Shropshire Folklore: Whittington Castle


Shropshire is a county abounding with folklore intermingled with history in its beautiful landscape rich in heritage from the hills and river valleys to deep wooded areas. Legends prevail and centuries old stories are shared; Shropshire even has its own small museum dedicated to the subject – the Mythstories Museum of Myth and Fable. The countryside near the border with Wales is a place I often explore and there are plenty of castles brimming with tales and resident ghosts.

Near Oswestry in northern Shropshire is a castle of romantic beauty, Whittington Castle, with a history of settlement spanning back to the Iron Age. There is an atmospheric feel that gives you goosebumps and a feeling of otherworldliness as you explore the ruins.


Dark Ages home of the King of Powys.

Land here was marshland and it was believed that early settlement used that as a defensive mechanism. A vein of thought is that the earthworks in this location were Pengwern, meaning head or end of the marsh, where the Dark Ages rulers of the Welsh kingdom of Powys resided. A series of tragedy poems written around the 7th century describing the life of King Cynddylan indicate his hall could be sited underneath the castle.  He was a prominent ruler who with allies defeated the Northumberland King Oswald whose head and hands were cut off and hung from a tree – Oswald’s Tree giving the name to the town of Oswestry.

The castle has much history having passed through several families, but fell into some ruin; towers falling in the late 18th century, stone being used to repair roads and the gatehouse. Archaeological surveys of the site continue to find more information, from forgotten medieval gardens to curious items. Documented in the Whittington parish book:

“1809. Whittington Castle repaired. Castle well opened in which were found, the handle of bucket, a large pair of iron fetters for the legs, a large jug.. the remains of stags horns, swords etc.”

At some point an Iron Age carved stone head was discovered and thought to be an indication of Celtic ritual on the site.


The Holy Grail in the chapel.

Whittington castle is on Shropshire’s Arthurian Trail map based on the ‘real’ King Arthur, Owain Ddantgwyn, a 5th century warrior king rather than the more romanticised version. Many similarities and a manuscript in the British Library shows how several places in Shropshire have King Arthur stories. The castle ended up in the hands of a descendant of Owain’s in the 13th century, Foulke Fitz Warine who was described in a medieval manuscript as a living heir of Arthur. Legend says that Foulke was the guardian of the Holy Grail which was kept hidden in the chapel of the castle. Many Arthurian tales describe the grail as being in the white castle, which Whittington is known as locally, due to its light coloured stone.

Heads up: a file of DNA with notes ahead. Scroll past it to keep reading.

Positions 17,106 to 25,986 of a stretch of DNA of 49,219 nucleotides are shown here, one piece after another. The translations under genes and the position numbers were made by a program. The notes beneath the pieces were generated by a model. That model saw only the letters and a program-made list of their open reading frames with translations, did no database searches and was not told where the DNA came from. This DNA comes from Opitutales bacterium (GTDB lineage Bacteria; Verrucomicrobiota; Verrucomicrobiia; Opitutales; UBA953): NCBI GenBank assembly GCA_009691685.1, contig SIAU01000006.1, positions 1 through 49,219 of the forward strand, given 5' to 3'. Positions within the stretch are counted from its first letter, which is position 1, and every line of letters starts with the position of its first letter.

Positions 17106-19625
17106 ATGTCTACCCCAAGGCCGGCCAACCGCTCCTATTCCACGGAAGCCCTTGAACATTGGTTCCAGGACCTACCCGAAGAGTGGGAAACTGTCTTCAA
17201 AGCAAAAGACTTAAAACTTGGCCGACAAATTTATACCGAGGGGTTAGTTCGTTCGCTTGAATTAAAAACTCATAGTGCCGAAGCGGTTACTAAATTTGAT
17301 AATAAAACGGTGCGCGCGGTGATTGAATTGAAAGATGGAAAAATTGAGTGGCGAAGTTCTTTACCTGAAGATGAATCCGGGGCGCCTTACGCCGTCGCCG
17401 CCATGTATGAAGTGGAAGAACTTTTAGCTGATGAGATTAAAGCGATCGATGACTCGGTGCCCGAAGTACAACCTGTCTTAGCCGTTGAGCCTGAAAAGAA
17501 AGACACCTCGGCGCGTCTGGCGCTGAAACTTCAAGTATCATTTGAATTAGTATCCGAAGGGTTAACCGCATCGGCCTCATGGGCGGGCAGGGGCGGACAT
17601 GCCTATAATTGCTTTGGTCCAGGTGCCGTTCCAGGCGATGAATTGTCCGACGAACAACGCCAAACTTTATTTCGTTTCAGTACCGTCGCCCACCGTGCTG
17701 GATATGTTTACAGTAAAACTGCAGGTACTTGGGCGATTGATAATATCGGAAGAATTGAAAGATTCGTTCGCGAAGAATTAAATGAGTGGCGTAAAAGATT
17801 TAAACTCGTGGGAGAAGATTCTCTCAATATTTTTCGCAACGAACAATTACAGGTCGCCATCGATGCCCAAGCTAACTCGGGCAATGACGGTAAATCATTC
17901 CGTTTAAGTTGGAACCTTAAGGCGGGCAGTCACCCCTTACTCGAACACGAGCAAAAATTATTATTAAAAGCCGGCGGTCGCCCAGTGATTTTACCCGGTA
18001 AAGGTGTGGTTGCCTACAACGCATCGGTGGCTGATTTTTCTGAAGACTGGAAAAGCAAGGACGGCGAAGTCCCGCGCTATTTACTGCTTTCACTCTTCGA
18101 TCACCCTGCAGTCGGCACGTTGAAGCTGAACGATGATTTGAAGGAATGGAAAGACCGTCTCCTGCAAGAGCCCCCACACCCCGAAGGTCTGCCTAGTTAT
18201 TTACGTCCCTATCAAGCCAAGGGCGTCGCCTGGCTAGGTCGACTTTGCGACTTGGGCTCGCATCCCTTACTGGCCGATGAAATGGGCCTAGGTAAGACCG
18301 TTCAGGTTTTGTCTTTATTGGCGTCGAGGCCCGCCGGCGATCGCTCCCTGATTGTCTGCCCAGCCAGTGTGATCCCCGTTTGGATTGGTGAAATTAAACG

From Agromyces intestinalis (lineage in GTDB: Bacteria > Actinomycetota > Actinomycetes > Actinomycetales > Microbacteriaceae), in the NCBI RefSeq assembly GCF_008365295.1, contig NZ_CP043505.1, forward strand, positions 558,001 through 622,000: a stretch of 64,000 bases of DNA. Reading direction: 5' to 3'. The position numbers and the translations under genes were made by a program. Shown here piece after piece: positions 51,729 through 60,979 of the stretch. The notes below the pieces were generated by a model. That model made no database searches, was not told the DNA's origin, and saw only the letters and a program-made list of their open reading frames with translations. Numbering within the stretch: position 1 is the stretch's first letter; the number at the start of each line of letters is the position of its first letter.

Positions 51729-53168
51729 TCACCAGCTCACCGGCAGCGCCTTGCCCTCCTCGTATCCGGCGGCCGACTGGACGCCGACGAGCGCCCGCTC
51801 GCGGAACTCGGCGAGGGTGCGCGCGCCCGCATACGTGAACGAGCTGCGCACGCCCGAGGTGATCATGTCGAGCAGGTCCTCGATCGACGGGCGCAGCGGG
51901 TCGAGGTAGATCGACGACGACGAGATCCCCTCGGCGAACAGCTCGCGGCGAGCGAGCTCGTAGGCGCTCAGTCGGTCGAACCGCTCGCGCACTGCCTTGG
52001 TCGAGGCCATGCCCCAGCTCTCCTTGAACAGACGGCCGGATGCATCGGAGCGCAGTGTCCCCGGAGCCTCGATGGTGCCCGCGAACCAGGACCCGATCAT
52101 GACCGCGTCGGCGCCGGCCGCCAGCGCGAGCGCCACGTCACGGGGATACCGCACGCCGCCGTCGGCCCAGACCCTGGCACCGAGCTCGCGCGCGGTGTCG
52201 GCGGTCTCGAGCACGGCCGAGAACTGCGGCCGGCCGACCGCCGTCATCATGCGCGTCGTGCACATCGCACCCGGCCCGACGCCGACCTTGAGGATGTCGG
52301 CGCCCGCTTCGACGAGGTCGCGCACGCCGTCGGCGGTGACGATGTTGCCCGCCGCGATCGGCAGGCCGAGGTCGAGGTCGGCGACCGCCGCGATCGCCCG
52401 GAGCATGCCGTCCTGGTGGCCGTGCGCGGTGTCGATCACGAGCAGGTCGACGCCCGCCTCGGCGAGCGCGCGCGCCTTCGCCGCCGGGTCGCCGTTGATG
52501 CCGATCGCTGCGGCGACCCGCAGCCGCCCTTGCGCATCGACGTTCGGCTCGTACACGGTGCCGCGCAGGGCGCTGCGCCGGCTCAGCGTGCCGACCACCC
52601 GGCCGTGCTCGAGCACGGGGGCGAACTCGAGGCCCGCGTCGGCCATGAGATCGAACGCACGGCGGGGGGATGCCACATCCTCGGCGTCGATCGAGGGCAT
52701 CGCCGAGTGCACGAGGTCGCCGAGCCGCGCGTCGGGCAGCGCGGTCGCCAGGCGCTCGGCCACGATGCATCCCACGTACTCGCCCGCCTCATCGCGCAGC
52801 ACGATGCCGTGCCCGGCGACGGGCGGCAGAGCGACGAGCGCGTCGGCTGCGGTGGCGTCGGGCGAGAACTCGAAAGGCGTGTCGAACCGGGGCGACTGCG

A cursed Elizabethan trunk.

The castle was once moated but all that remains now is a pond, a popular spot to stop off with young children and feed the ducks and geese. However, in its silty depths may lie the key to the cursed Elizabethan trunk that was stored in one of the castle rooms. Chilling anecdotes of the trunk bringing bad luck or death to those who open it are linked to the ghostly sightings of two young children in one of the windows of the gatehouse tower. The legend says that they died a gruesome death after it was opened, hence it is now permanently shut and removed from the castle with the key far, far away!

Whittington has become a hotbed of mysterious activity and of much interest to paranormal investigators who have reported balls of light, mists, phantom blacksmiths and a lone horseman.

The Romance of Fulk FitzWarin.

Fulk FitzWarin III (b. circa 1160) was the son of a Marches lord from Whittington Castle who grew up in the court of King Henry II.  A medieval French romance called Fouke le Fitz Waryn tells of his life, where we hear of Fulk playing a game of chess with Henry’s son – the future tyrant King Richard. A quarrel erupted resulting in a grudge that spilled over into adulthood.

“Enough to name our last affray, The prince his temper lost at play, The chess-board swung with coward sway, And hurl’d my head upon. Ill could the wrong my bosom brook, I sent him first a furious look, Then firm with knuckles clench’d I strook, The pate of royal John.”  (John Freeman Milward Dovaston 1782–1854.)

Fulk rebelled against King John to regain the Whittington Castle estate after John gave the land to rival baron Morys FitzRoger. Legend says that Fulk became an outlaw, eventually killing FitzRoger and then living in the hills and woods of Shropshire, robbing people as they passed through. In parts the story bears much resemblance with the folklore of Robin Hood.  Dressed as a charcoal burner, Fulk tricked the hunting party of King John, taking them deep into a forest to show them a mighty stag, but instead captured them until John agreed to return Whittington to its rightful owner. The King agreed but then broke his promise and Fulk continued to live as an outlaw for many more years, some say stealing from the rich to redistribute to the poor. Fulk’s popularity grew and his band of men besieged Whittington and King John was forced to give the castle back for good to the FitzWarin family. Fulk founded Alderbury Priory and it is here that he lies after living to a grand old age.


Whittington Castle, Shropshire is community owned and has free open access to the site every day. There is a café, bookshop and items found at the castle on display, open on certain days of the week.

Sam Fernley is a lover of travelling around the countryside looking for local folklore and churches. You can find her website here.

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